Either way, Ireland is likely to face a public relations hit, despite measures taken in recent years to start to close off some of the more aggressive tax loopholes exploited by Apple and a number of other multinationals to funnel profits earned in Europe through Ireland and out to offshore tax havens.

The controversial double-Irish tax scheme, for example, is being phased out by 2020 and a loophole used by Apple – which effectively moved cash through a company with no tax residency anywhere – was also closed off.

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rstrong
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Re: OWS

Unread post by rstrong » Wed Sep 21, 2016 3:18 pm

CBC: Bahamas is latest tax haven hit by mass data leak
The documents were leaked to the German newspaper Sueddeutsche Zeitung — the same media outlet that received the massive Panama Papers leak — and shared with the Washington-based International Consortium of Investigative Journalists (ICIJ),
[...]
The records consist of ground-level data on offshore companies registered in the Bahamas: the names, creation dates, addresses and, in some cases, directors and owners of nearly 175,000 corporations, trusts and foundations set up between 1990 and this year.
:clap:

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Vrede too
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Re: OWS

Unread post by Vrede too » Thu Sep 22, 2016 12:43 pm

The Courtiers and the Tyrants

The concepts aren't new to me, but still depressing.
So many wingnuts, so little time.

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rstrong
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Re: OWS

Unread post by rstrong » Thu Sep 22, 2016 1:24 pm

A few point to make, just skimming the first page:

- The author, Chris Hedges, says "I spent 248 pages in my book “Death of the Liberal Class” explaining the orchestrated corporate campaign to erase the liberal class..." You'll find a a critique of Death of the Liberal Class here.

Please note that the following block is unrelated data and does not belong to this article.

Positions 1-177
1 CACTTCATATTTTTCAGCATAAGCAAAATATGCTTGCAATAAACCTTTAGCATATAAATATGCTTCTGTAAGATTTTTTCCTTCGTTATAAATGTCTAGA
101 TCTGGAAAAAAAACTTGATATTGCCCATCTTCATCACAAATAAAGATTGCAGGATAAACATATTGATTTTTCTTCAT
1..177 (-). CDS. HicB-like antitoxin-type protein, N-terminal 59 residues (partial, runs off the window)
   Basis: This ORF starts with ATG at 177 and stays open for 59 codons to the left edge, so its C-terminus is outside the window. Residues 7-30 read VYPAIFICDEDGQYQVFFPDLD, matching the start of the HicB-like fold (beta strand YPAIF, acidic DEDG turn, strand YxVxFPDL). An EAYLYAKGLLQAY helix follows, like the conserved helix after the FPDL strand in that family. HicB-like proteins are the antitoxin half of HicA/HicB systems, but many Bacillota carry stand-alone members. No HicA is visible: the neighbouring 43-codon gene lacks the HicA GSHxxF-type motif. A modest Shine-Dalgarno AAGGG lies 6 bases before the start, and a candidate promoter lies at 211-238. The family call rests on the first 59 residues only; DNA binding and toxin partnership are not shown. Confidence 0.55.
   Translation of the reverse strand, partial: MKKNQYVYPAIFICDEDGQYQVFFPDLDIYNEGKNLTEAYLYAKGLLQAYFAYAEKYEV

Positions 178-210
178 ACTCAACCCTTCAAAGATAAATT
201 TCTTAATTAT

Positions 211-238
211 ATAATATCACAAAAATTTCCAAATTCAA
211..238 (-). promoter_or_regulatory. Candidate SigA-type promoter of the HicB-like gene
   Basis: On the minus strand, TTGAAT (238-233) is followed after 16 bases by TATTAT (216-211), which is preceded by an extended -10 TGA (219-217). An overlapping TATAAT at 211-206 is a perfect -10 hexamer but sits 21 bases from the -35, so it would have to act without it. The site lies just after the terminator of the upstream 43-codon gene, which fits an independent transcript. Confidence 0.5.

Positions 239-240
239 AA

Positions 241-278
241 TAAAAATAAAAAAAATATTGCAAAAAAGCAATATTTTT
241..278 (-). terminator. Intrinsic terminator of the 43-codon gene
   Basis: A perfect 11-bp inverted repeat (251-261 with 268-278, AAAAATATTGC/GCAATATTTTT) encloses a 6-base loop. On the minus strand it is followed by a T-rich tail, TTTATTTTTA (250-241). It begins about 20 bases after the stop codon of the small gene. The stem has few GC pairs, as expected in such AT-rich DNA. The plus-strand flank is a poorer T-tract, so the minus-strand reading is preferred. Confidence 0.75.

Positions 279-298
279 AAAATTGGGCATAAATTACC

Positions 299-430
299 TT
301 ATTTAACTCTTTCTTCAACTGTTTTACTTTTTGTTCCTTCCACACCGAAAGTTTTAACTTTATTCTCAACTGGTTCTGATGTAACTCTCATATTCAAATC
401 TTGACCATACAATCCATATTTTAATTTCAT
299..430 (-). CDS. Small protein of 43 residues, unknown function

In fact, Hedges exhibits tremendous disdain for left movements that don't conform to his increasingly moralistic mold. His book, Death of the Liberal Class, “is one of the worst misreadings of history by an acclaimed writer on the Left that I've ever seen,” says Brian Tokar, a veteran participant in numerous direct action campaigns and also a professor at the Institute for Social Ecology and of environmental studies at the University of Vermont. “Hedges honestly believes that the New Left accomplished almost nothing, except for some key figures he likes, such as Howard Zinn and the Berrigans.” In that book, Hedges (incredibly, to me) writes that the New Left had “no political vision....
- Ralph Nader went on to be the sort of lobbyist he warns about.

- The Democratic Party had two good reasons to veer to the right:

a) Citizens United. Like it or not, money equals election wins. Either court Wall Street, or accept that the Republicans are the permanent ruling party with Wall Street in charge. The good news is that the pendulum is swinging the other way: A fortune was spent on Romney and Jeb! and Rove (supporting Republican congressional candidates) SuperPACs, with almost nothing to show for it. And Democrats are feeding at the SuperPAC trough. That's the sort of thing that makes it easier to get Republican support to overturn Citizen's United.